Privatization of state-owned companies in Serbia has gone through different phases under various legal frameworks since the beginning of the 1990s, of which the most effective has been the latest, which followed on from democratic changes in 2000.
Nonetheless, a total of 502 parent companies (together with their subsidiaries) that have been publicly offered by the Privatization Agency have failed to attract buyers. Therefore, a new Privatization law was passed in August 2014 as part of a comprehensive legal reform aiming to resolve the accumulated problems of the Serbian economy, substantially burdened by loss-making state-owned enterprises.
The Privatization law therefore adopts a new approach, introducing new flexible methods and models of privatization which should be more adaptable to the current investment environment and make the entire procedure efficient and transparent. The main characteristics of the final round of privatizations now underway are the following:
Strategic partnerships can be implemented by a joint venture, through the establishment of a new company or by a capital increase of the existing privatization entity;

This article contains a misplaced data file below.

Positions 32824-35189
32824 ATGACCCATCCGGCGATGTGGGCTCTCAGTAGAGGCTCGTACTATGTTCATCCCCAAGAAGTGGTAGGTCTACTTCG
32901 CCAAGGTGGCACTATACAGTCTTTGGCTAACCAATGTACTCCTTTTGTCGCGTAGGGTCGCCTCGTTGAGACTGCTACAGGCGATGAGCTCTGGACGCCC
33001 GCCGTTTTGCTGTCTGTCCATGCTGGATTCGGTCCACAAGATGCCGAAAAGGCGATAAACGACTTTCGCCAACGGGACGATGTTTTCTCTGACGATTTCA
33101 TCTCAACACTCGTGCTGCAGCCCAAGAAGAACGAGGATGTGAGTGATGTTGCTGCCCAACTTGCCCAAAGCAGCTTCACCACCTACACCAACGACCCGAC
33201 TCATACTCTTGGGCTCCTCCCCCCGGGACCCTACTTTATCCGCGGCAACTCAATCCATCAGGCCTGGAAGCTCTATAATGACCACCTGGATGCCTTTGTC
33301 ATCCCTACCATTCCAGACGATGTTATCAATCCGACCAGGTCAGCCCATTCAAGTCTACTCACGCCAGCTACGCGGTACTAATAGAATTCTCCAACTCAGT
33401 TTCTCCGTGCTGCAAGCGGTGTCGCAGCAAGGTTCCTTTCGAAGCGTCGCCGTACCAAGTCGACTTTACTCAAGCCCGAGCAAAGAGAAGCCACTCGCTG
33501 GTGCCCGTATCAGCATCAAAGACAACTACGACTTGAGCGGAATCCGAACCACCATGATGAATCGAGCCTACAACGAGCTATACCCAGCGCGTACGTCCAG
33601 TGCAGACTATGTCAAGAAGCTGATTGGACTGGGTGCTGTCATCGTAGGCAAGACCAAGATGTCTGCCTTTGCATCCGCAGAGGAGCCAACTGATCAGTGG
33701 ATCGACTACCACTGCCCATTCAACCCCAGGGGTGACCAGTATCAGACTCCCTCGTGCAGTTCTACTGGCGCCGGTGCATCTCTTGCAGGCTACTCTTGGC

The Privatization law additionally provides measures for the preparation and disburdening of companies being privatized, such as: conditional debt write-off and debt-to-equity swap (conversion);
Unlike earlier solutions under which a buyer’s contractual obligations were spread over a period of 5 years (in some cases even 10 years), the new law reduces this period to two years;
The Privatization Agency and the buyer of the capital are obliged to sign a record specifying the property, rights and liabilities of the privatization entity, which forms an integral part of the capital sale agreement;
Most of the non-privatized companies remaining in the portfolio of the Privatization Agency are engaged in the following industries: metal processing, agriculture, automotive and food processing;
Among other enterprises, 14 spas and special hospitals are also now in the portfolio of the Privatization Agency;
The Privatization Agency has invited all potential investors to submit their Letters of Interest for a particular company from the Agency’s portfolio by 15 September 2014;
The Letter of Interest should include: basic data about the prospective investor, basic data on the company being privatized, expression of interest in participating in the privatization process with the proposed model in line with the Privatization law (in the case of an asset sale, the letter must specify the asset), proposed indicative price, investment programme, provisional business plan and number of employees that the investor is prepared to employ on a permanent basis (from the privatization entity or otherwise);
The Privatization law stipulates the end of 2015 as a deadline for completion of the privatizations (and provides for bankruptcy or liquidation in the event of non-compliance with the deadline).